Pick of the week: Dance, expression and transformation
- Donald Trump’s North Korea threats leave Asia struggling to explain
- India ready to work above and beyond Paris climate deal, says Sushma Swaraj
- News in Numbers: SBI Life’s Rs8,400 crore IPO is potentially the biggest since 2010
- P2P lending firms to be regulated by RBI
- China is said to mull relaxing foreign electric vehicles maker restrictions
Greek philosopher Heraclitus said change is the only constant. And only change can lead to transformation, which is what the Mumbai-based National Centre for the Performing Arts (NCPA) will focus on during the four-day Mudra Dance Festival that starts on 20 April.
“Every year before International Dance Day, we hold the Mudra Dance Festival. This year we chose transformation as our theme, to understand how audiences and artistes react to it in classical dance,” says Swapnokalpa Dasgupta, NCPA’s head for dance.
The festival will start with art consultant Usha R.K.’s conceptualization of transformation: Patra Vivartana. This will have three Bharatanatyam dances depicting instances of transformation in Indian mythology—the Ramayan and the Mahabharat.
Dakshina Vaidyanathan will tell the story of Surpanakha and how she transforms from a docile to a vengeful wife. Himanshu Shrivastava will portray the story of Shikhandi, who is born a woman but transforms into a man to become the reason for Bhishma’s death. The final dance of the first evening will be by Arupa Lahiri—it will tell the story of Ahalya, wife of the sage Gautama, who turns to stone after being seduced by Indra. She is later liberated from her curse by Lord Ram.
“Ahalya is supposed to be Brahma’s daughter—an erudite, educated and beautiful lady. Some versions say that she wasn’t seduced but rather knowingly explored her sexuality and gave in to Indra’s advances. Through my dance I want to show how she was transformed not just from stone to woman, but also from inanimate to a knowledgeable being,” explains Lahiri.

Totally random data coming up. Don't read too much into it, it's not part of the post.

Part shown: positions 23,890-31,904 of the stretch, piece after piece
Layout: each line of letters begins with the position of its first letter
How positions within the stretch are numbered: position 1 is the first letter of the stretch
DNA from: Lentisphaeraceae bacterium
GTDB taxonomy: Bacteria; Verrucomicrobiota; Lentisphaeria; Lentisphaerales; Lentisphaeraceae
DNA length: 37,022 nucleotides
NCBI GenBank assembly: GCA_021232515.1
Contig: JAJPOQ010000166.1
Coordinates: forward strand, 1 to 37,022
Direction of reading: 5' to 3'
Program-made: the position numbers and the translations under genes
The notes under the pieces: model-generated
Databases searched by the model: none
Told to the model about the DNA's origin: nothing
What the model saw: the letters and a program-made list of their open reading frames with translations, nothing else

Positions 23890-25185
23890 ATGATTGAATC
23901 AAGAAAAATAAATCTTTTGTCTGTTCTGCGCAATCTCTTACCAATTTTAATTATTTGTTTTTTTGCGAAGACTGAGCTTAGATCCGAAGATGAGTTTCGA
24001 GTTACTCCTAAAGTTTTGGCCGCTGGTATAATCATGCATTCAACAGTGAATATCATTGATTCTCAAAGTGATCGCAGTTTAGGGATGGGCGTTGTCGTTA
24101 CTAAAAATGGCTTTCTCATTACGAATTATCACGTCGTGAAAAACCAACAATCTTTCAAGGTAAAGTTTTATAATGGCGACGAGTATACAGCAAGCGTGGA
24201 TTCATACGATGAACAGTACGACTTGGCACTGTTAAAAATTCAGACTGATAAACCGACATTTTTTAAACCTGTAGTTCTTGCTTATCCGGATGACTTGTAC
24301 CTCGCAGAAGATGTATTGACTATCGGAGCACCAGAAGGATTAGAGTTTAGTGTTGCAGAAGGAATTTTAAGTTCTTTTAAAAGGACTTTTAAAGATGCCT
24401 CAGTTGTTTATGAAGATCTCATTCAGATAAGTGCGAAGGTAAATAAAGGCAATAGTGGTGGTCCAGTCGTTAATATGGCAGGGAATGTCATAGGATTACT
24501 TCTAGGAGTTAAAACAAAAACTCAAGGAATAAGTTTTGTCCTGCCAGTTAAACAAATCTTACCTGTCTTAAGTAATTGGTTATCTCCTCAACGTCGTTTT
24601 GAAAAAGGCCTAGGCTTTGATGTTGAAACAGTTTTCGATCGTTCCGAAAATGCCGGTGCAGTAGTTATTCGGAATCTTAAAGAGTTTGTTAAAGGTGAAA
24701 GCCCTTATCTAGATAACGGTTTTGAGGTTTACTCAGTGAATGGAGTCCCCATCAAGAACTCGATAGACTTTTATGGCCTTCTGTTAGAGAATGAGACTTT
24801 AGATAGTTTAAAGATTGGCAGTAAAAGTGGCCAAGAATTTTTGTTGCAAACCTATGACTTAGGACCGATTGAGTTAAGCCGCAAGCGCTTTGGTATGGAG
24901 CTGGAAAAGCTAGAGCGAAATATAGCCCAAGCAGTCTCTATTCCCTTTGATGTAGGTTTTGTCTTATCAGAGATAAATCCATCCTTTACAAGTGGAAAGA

Day 2 will focus on Lord Shiva as the source of all transformation. Shiva is often seen as the lord of destruction, but, as Dasgupta puts it, “destruction is only the step before creation”.
Day 3 will focus on the flow of dance—moving from one step to another. The final day will see a multi-dance presentation by four artistes—Sanjukta Wagh (Kathak), Jhelum Paranjape (Odissi), Vaibhav Arekar (Bharatanatyam) and Gauri Sharma Tripathi (Kathak). While Wagh will explore the idea of khayal or thought in dance, Paranjape will trace the tradition of Odissi from Gotipua to modern-day dancers and Arekar will focus on how the stage is transformed for solo, duet and group performances. Tripathi will be collaborating with modern contemporary dancers from choreographer Ashley Lobo’s dance school, Danceworx.
A lighting workshop on 23 April will be conducted by Jaydeep Apte, the resident lighting designer at the National Centre for the Performing Arts Repertory, which hosts experimental in-house plays. The 4-hour workshop will teach participants how light can transform a dance performance.
“A dancer must understand the role lights play in a stage performance. A performance is not just music and dance but also the visual experience of it,” explains Apte.
The Mudra Dance Festival 2017 will be held from 20-23 April, 7pm, at the NCPA, Nariman Point. The workshop will be held on 23 April, from 11am. Tickets, Rs200, Rs300, Rs400, Rs600 and Rs1,000 (for the workshop), available on Bookmyshow.com and at the venue.